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Cognitive Language & Social Development in Children

by
author image Pam Murphy
Pam Murphy is a writer specializing in fitness, childcare and business-related topics. She is a member of the National Association for Family Child Care and contributes to various websites. Murphy is a licensed childcare professional and holds a Bachelor of Arts in English from the University of West Georgia.
Cognitive Language & Social Development in Children
Storytime is important to language development. Photo Credit BananaStock/BananaStock/Getty Images

From birth, children learn skills that enable them to participate in and explore their environment. Each phase of cognitive, language and social development helps establish the foundation for early learning. Toddlers build on skills learned in infancy, advancing from babbling to a solid vocabulary base, for example. The sequence of skill acquisition is an important factor in healthy development.

Books Facilitate Language Development

Cognitive development refers to skills involving thinking, learning and memory, according to the University of Michigan Health System. Your child learns through play and interaction. Language development includes nonverbal and verbal communication. Children acquire language skills through an exchange of sounds and gestures, and through music and books. Social skills include your child's communication of feelings and emotions through facial expressions and crying. It expands to include sharing, taking turns and solving conflict through language.

Development Facilitates Strong Skills

Proper development helps children reach their full potential, according to the Centers for Disease Control and Prevention. Developmental milestones measure cognitive, language and social development and help parents and pediatricians identify possible delays. Although fluctuations in the rate of development in children are normal, talk with your child's doctor about any developmental concerns. Your pediatrician can recommend activities specific to your child's developmental needs or refer you to the appropriate specialist or intervention program.

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Infant to Toddler Cognitive and Social Development

Infants learn to recognize familiar voices and faces, focus on and follow moving objects and people, distinguish between inanimate and animate objects, imitate gestures, enjoy picture books and respond to simple directions, according to "The Whole Child," a PBS child development program. Toddlers know how to imitate actions and language, match like objects, understand and respond appropriately to language and identify familiar items in storybooks, according to "The Whole Child." Other skills include imitating adult actions through dramatic play, identifying objects in pictures and responding to simple directions. Preschoolers sort items by color, size or shape, ask "how" and "why" questions, have a five-to-15 minute attention span and demonstrate an awareness of past and present. Later, preschoolers identify colors by name, count to five, play with words and rhyme, and draw and describe pictures, according to "The Whole Child."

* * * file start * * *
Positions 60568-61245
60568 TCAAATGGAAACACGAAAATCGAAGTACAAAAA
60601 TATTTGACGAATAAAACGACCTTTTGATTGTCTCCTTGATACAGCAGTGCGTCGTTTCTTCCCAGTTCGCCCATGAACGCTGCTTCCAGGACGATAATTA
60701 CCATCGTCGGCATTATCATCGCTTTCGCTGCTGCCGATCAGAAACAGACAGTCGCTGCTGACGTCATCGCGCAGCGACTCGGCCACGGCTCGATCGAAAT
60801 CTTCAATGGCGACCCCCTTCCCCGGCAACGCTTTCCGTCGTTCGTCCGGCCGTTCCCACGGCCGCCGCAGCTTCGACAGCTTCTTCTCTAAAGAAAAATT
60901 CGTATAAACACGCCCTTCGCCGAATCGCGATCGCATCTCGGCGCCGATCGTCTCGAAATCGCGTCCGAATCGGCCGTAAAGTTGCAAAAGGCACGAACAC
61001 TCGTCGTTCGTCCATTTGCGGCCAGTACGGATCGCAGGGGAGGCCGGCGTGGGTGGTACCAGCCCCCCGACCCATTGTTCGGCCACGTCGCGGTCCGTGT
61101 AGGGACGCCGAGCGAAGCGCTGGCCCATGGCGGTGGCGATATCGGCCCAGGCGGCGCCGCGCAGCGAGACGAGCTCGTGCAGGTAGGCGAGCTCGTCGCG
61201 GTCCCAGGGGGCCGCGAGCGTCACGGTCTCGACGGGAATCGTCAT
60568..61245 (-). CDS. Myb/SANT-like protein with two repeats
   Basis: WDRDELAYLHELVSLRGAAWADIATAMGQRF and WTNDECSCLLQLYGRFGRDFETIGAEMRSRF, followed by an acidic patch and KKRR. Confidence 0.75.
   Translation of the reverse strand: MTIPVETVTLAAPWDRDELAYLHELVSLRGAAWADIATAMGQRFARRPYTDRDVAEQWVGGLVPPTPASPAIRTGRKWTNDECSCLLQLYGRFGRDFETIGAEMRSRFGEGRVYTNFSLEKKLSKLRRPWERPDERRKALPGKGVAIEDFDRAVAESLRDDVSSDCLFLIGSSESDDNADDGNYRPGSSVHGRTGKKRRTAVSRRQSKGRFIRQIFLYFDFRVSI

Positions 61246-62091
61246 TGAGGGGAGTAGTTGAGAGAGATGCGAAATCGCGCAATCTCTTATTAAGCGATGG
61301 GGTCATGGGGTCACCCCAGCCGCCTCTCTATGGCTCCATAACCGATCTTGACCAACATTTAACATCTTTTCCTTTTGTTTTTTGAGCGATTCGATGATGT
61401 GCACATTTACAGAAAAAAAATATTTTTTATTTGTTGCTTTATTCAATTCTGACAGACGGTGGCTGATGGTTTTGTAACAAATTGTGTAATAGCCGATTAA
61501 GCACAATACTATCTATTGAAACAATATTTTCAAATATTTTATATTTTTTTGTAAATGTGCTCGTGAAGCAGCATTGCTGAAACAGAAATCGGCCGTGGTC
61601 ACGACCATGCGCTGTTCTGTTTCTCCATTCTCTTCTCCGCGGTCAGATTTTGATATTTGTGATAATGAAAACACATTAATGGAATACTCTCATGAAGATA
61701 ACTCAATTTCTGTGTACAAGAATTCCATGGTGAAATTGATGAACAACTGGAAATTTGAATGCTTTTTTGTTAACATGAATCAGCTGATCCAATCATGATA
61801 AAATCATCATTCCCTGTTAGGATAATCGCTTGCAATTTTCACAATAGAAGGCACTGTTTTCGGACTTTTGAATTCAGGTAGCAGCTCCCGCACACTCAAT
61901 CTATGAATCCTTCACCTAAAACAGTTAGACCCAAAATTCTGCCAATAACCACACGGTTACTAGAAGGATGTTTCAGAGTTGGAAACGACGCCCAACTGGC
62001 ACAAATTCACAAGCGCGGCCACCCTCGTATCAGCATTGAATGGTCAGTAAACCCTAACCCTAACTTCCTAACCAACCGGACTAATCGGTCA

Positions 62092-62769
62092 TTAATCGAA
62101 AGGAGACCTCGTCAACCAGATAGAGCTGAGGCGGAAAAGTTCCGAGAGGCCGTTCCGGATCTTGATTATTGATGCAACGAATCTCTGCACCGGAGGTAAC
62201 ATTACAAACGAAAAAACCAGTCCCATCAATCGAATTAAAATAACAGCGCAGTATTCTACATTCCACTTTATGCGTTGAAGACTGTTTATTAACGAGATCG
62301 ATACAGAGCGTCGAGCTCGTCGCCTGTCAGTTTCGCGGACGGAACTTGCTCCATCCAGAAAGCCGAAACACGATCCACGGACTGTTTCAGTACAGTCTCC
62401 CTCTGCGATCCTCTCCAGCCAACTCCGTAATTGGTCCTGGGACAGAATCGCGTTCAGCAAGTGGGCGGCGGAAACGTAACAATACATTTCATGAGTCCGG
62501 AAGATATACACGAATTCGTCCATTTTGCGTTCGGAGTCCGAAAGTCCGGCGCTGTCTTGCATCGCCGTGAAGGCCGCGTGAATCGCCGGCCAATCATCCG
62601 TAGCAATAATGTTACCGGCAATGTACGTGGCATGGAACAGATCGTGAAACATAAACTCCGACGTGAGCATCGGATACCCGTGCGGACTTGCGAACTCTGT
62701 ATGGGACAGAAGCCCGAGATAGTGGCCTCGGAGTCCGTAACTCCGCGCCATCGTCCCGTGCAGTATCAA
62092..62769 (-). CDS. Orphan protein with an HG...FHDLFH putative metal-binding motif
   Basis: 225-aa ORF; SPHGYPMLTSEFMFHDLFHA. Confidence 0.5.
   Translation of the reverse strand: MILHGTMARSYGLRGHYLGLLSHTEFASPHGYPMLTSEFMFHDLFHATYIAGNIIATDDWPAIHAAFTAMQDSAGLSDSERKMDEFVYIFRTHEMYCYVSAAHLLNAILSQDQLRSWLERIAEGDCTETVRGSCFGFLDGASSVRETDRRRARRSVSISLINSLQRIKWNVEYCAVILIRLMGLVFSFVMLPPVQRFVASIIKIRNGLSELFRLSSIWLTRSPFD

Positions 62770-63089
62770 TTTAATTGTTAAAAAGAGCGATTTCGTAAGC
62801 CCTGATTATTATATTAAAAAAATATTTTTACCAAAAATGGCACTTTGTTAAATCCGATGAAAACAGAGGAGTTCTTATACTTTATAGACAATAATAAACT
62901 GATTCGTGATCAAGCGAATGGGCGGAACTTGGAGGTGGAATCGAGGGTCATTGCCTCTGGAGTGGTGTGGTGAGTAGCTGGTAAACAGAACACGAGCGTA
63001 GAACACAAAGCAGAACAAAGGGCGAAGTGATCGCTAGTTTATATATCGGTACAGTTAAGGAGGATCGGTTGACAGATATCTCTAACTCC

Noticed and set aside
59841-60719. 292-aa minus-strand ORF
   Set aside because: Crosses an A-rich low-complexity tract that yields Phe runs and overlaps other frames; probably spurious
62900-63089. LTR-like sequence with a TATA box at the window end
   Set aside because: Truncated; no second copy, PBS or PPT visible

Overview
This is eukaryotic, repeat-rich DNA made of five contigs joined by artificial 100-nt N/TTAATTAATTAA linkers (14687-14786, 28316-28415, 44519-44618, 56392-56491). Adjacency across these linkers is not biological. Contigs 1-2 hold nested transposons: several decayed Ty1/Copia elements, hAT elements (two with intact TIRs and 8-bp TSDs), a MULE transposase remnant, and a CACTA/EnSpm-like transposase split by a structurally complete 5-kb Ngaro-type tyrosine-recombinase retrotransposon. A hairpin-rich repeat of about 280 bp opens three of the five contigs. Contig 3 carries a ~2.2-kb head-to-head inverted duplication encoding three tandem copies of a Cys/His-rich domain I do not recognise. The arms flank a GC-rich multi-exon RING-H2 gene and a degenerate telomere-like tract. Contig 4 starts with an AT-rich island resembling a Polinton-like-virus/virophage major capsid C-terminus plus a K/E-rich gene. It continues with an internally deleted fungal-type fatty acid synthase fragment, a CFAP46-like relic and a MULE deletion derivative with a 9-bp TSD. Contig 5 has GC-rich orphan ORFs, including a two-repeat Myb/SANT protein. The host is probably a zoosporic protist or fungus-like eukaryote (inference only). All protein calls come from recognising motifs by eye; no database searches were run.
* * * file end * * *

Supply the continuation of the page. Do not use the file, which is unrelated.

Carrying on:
Cognitive Development to Age 5

By the end of the 1st year, babies understand the word, "No." They can also babble and try to repeat sounds, according to the National Institute on Deafness and Other Communication Disorders. Toddlers enjoy story time, point to body parts, such as the nose, eye and ear, recognize words, such as "eat" and "sleep," have a vocabulary of 40 words, make animal sounds, understand words such as "you," "me," "her," "happy" and "mad," reply to simple questions, use phrases with two or three words and begin to use plurals, adds the NIDCD. Preschoolers enjoy poems and silly stories, verbally express ideas and feelings, repeat sentences and use most speech sounds. At age 5, children recognize more than 2,000 words, participate in conversation, speak in more complex sentences and tell imaginative stories, according to the NIDCD.

Social Development to Age 5

Infants develop socially when comforted by caregivers, and through short, frequent interactions, observing their own movements, playing peek-a-boo, laughing, expressing emotions and mimicry, according to "The Whole Child." Toddlers imitate adult behavior, play independently, enjoy dancing in groups, express affection for caregivers and attempt to direct others. Preschoolers learn to share with assistance, make up games, enjoy dramatic play, develop friendships and begin to understand concepts of fairness and appropriate social behavior, according to "The Whole Child."

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